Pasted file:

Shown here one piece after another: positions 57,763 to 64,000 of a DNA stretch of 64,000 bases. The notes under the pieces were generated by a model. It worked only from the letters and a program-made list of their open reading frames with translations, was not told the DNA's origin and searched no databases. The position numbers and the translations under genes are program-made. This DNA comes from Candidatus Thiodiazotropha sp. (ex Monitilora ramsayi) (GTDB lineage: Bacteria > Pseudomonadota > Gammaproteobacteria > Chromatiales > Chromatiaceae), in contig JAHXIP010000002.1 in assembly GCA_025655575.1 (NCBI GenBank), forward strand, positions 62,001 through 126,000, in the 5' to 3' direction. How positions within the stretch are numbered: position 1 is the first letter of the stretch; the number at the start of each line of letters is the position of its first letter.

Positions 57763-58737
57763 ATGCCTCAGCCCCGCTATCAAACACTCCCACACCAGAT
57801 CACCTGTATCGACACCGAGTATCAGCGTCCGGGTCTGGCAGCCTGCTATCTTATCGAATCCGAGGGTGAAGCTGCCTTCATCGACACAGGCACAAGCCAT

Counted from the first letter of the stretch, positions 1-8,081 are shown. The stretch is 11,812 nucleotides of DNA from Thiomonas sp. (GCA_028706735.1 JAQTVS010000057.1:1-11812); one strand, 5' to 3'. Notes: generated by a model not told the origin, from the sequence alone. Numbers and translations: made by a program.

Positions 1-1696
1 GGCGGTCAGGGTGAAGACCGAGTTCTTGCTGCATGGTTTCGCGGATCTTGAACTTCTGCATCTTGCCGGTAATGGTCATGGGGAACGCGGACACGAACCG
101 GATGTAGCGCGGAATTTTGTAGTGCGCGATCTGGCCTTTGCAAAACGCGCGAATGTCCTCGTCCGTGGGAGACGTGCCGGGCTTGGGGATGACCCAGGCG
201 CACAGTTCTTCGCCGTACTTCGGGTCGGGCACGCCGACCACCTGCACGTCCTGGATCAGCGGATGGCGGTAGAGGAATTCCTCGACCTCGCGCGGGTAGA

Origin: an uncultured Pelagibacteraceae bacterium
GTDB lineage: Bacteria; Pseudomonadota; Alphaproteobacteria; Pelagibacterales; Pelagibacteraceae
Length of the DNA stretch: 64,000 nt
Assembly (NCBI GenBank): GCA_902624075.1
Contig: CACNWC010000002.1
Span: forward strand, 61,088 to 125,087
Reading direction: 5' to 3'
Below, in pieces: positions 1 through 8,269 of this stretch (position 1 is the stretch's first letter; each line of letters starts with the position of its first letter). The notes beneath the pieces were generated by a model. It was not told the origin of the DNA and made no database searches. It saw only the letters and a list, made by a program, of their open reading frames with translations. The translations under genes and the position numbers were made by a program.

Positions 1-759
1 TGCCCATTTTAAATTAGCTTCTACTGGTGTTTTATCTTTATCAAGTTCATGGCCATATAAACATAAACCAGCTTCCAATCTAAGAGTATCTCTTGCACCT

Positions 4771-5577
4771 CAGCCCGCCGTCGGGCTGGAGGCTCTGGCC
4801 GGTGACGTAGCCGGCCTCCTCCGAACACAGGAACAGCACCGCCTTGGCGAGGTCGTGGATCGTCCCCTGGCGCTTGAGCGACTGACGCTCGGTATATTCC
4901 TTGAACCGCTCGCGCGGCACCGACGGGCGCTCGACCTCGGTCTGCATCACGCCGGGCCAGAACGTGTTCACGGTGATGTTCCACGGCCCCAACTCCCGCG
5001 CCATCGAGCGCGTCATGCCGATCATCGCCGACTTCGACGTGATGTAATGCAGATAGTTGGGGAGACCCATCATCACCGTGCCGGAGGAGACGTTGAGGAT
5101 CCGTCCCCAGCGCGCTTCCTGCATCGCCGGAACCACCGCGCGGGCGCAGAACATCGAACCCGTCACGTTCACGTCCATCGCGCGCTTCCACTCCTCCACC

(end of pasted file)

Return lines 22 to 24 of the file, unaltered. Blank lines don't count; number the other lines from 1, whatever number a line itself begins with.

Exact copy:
4801 GGTGACGTAGCCGGCCTCCTCCGAACACAGGAACAGCACCGCCTTGGCGAGGTCGTGGATCGTCCCCTGGCGCTTGAGCGACTGACGCTCGGTATATTCC
4901 TTGAACCGCTCGCGCGGCACCGACGGGCGCTCGACCTCGGTCTGCATCACGCCGGGCCAGAACGTGTTCACGGTGATGTTCCACGGCCCCAACTCCCGCG
5001 CCATCGAGCGCGTCATGCCGATCATCGCCGACTTCGACGTGATGTAATGCAGATAGTTGGGGAGACCCATCATCACCGTGCCGGAGGAGACGTTGAGGAT